Leader Blues

Friday, May 01, 2009

EDITORIAL >> Jacksonville will choose

Jacksonville voters will choose a new mayor on May 12, but early voting starts Tuesday at city hall and ends on Friday. Voters can also go to the Pulaski County Regional Building on West Markham in downtown Little Rock, where polls will be open till the day before election day.

This is an important election, the first truly contested mayor’s race in Jacksonville in almost 23 years. Your vote could make a difference. There are several outstanding candidates in the race with good ideas on how to improve Jacksonville.

The candidates are Tommy Dupree, Aldermen Kenny Elliott and Gary Fletcher, Randy “Doc” Rhodd, Jody Urquhart and Beckie Brooks.

Here’s a quick rundown of the candidates:

Dupree believes the other candidates are ignoring several important issues, including better oversight of the police and fire departments, which are mostly staffed by people who do not live in Jacksonville. He thinks they should live in the city they serve.

Elliott is the candidate most identified with Mayor Tommy Swaim, who is resigning in mid-term for personal reasons. Elliott says he wants to build on Swaim’s record and has the endorsement of several council members. His platform includes reviving neglected areas of Jacksonville, which qualify for stimulus programs that benefit disadvantaged communities.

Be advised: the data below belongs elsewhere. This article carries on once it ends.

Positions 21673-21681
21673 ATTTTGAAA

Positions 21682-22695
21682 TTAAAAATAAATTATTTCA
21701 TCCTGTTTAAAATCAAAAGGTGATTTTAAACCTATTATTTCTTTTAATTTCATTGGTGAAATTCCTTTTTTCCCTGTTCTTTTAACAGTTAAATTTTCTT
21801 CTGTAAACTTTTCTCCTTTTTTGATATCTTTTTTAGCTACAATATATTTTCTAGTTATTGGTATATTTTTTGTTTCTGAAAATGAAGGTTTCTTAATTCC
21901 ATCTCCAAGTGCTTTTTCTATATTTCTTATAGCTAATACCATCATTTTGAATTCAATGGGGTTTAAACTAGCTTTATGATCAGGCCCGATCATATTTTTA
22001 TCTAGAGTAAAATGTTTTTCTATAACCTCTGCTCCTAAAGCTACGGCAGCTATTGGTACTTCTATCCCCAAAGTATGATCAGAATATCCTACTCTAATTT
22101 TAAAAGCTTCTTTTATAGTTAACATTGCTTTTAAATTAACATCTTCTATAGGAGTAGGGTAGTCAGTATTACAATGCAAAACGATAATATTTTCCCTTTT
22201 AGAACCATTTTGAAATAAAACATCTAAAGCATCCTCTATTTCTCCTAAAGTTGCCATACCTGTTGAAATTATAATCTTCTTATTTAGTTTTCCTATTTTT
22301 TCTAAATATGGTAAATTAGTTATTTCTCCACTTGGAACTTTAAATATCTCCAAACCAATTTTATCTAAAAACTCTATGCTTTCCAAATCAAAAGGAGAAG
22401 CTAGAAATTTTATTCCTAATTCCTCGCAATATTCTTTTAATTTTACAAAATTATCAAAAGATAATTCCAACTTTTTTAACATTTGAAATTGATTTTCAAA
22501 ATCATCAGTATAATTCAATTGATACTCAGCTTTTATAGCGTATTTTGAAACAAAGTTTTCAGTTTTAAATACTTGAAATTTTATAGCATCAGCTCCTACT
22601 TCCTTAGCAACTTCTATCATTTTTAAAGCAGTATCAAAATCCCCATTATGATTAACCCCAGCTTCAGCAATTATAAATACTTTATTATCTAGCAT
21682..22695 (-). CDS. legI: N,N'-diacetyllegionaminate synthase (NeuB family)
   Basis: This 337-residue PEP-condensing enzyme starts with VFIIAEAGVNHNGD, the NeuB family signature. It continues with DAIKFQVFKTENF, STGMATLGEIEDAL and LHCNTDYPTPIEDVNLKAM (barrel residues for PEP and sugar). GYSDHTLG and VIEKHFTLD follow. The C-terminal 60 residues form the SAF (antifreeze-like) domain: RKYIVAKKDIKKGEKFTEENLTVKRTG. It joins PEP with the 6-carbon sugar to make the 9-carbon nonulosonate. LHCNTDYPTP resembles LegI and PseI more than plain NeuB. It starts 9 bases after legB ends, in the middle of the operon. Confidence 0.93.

Fletcher is a longtime alderman who has been telling voters that he could do better if he became mayor. He promises to attract new businesses, revive decaying neighborhoods, improve deteriorating schools, fill empty storefronts and stop the flight of professionals and others from the city. It’s a tall order, but he says he’s ready for the challenge.

Randy Rhodd, a motorcycle minister, is a colorful candidate, but a vote for him would be like supporting Ralph Nader. Although he is a long-shot candidate, he is genuinely concerned about poverty and joblessness in Jacksonville, and his presence in the race is refreshing.

Jody Urquhart is one of the more credible candidates in this crowded field. He brings new ideas and a youthful vigor to this race, and whether or not he gets into the runoff, he should have a bright future in Jacksonville politics. He, too, is a problem solver, and here’s hoping he’ll use those talents to benefit the city.

Beckie Brooks is the conscience of this race, a true Southern lady who says what’s on her mind and harks back to a less complicated time when people reasoned together to solve their problems. Even if she falls short in this contest, she has already made an impact through her straight-from-the-heart campaign.

Look at the candidates’ records. Go to our Web site, www.arkansasleader.com, and read the long responses to our recent questionnaire the candidates sent us.

Don’t just complain about the direction Jacksonville is going. Go to the polls and tell the politicians what you think. Your vote will make a big difference.